Readout of Discussions between U.S. Office of National Drug Control Policy and Italian Government; Countries Sign Drug Policy Agreement
Washington, D.C.—Today, ONDCP Deputy Director David Mineta for Demand Reduction and Sen. Carlo Giovanardi, Italian Under Secretary of State for Family, Drugs, and Civil Service, signed a Memorandum of Intent designed to increase collaboration between the United States and Italy on an array of drug policy issues. The signing was just one part of the two day bilateral consultations between the United States and Italy on drug prevention, treatment, research, law enforcement, and international cooperation. The Italian delegation also met with representatives from the Drug Enforcement Administration (DEA), the National Institute on Drug Abuse (NIDA), and the Substance Abuse and Mental Health Services Administration (SAMHSA).
During the discussions, representatives of both nations emphasized strong support for balanced and humane drug policies and rejected the route of drug legalization. The United States and Italy believe that balanced strategies which provide public health interventions for drug users, alternatives to incarceration for low-level drug offenders, and stiff penalties for drug kingpins is the only way to address the issue of drug use and its consequences. "The United States strongly supports demand reduction and leads the world in funding drug treatment, screening, and scientific research on best practices," said ONDCP Deputy Director Mineta. "But we know," he continued, "that limiting access to illegal drugs is a vital part of supporting recovery and reintegration of individuals with substance use disorders. It was heartening to hear that this approach is also one shared by the Government of Italy. Today's consultations with senior policy officials and experts from Italy was extremely productive, and we look forward to continued collaboration in the future."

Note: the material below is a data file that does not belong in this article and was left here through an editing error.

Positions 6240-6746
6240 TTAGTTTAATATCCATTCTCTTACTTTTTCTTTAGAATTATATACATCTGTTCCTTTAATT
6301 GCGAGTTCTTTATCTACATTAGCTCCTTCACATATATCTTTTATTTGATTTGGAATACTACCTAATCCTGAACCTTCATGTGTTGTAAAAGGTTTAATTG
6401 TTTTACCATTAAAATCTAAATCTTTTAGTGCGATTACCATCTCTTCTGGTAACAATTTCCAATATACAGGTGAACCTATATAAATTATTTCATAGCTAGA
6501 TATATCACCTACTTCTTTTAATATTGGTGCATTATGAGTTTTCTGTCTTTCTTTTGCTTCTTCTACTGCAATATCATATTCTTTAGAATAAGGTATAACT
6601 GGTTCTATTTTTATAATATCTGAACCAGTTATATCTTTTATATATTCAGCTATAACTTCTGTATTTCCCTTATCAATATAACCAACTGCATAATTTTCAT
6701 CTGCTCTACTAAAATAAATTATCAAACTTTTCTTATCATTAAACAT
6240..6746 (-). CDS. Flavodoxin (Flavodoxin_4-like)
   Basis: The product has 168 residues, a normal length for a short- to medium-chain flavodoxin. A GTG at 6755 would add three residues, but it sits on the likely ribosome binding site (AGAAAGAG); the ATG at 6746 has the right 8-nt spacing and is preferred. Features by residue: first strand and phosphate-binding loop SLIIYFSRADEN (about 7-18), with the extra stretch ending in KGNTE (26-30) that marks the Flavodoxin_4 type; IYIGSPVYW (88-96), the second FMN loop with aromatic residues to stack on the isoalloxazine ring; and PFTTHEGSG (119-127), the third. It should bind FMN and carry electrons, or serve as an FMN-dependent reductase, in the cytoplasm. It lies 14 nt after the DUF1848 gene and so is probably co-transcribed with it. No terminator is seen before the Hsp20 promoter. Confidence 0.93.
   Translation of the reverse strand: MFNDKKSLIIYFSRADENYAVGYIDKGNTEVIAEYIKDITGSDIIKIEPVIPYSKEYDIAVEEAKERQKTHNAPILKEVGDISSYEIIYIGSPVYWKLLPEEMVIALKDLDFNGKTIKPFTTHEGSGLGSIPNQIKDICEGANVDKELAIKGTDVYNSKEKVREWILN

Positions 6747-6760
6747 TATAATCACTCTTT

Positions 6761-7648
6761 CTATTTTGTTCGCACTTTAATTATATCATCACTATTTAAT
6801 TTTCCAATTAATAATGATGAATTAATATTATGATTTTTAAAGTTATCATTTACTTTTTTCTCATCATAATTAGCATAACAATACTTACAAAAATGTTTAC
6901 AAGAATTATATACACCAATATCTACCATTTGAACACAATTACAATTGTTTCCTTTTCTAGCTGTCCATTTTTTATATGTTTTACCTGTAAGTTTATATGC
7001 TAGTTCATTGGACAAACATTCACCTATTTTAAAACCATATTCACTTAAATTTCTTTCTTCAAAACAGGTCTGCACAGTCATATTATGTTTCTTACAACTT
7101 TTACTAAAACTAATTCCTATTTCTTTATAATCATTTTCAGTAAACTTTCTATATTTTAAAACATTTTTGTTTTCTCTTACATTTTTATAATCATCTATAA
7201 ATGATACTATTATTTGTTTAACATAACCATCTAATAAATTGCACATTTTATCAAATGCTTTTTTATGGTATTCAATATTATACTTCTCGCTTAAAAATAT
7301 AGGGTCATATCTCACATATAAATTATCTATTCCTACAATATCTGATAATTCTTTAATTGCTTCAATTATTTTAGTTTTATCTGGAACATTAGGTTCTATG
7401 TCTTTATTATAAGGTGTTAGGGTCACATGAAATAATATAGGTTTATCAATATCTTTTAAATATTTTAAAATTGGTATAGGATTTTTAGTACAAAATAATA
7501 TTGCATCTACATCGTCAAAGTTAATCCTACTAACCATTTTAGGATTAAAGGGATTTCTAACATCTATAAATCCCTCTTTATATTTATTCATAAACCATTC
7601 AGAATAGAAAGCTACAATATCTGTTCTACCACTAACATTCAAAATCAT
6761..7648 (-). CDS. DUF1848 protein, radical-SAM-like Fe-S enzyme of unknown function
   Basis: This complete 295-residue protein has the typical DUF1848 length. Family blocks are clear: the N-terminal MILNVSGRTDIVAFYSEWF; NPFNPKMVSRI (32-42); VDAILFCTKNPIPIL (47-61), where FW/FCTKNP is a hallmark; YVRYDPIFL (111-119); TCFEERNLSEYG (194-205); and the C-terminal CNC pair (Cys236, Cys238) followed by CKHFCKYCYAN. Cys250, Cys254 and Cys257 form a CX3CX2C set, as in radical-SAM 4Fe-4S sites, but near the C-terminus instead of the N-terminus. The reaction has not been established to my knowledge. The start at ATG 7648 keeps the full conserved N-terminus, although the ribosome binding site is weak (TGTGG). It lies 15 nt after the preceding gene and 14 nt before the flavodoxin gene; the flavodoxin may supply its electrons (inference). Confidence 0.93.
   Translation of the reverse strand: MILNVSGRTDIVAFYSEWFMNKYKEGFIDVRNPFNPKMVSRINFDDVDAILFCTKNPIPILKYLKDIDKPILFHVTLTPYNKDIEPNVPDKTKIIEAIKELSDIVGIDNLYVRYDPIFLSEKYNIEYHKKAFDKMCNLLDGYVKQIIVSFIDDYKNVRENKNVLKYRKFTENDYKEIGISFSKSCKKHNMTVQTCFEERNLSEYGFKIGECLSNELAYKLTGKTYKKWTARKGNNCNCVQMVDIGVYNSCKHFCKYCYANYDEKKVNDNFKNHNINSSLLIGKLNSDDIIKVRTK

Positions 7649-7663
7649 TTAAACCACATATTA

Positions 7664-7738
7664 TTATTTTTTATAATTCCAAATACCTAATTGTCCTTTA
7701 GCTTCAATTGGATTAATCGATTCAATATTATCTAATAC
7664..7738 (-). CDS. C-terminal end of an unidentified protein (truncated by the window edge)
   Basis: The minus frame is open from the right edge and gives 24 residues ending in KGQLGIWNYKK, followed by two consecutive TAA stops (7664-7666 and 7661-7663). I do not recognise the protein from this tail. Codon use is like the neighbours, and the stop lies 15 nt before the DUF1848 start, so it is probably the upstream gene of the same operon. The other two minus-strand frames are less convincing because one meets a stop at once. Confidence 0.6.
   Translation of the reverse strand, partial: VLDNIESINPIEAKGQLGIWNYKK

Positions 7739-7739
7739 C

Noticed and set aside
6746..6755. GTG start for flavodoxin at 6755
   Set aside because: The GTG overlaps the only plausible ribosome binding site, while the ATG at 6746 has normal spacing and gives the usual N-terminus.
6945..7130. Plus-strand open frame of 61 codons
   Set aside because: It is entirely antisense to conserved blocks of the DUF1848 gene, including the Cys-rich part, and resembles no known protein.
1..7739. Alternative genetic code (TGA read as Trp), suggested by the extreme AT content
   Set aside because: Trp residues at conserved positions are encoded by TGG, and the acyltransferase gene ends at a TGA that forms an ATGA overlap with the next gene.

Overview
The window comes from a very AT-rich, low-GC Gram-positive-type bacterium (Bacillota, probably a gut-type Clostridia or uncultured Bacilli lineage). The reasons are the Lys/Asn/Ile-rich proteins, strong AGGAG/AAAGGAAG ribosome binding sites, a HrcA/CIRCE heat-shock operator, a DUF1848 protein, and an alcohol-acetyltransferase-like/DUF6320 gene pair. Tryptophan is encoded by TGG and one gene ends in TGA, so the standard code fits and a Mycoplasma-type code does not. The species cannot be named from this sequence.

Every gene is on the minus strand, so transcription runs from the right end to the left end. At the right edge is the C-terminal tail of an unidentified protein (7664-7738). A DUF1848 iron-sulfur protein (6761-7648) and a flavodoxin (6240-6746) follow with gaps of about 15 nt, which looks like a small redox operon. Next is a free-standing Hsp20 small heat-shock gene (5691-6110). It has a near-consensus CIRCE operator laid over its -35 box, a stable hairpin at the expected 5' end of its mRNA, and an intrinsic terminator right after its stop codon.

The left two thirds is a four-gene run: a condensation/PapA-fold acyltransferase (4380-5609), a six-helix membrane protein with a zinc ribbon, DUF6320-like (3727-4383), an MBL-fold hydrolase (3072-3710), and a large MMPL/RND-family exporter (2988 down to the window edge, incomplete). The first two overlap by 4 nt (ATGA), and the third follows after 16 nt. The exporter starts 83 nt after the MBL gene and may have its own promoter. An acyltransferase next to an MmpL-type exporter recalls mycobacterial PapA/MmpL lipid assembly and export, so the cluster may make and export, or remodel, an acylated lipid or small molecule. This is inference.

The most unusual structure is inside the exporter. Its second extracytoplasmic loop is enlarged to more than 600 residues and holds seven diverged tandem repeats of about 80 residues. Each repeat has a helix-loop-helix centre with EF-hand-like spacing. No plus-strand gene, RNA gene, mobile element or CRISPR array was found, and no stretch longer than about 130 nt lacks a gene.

The Memorandum of Intent signed today by the United States and Italy will:
- Promote scientific exchanges between public health research institutes in the United States and Italy to support drug prevention, treatment, recovery, and re-integration;
- Facilitate closer collaboration on the full range of drug policies and ensure the regular exchange of best practices information between appropriate agencies in each government; and
- Commit to communicating in international forums the importance of evidence-based, balanced, and humane drug policies.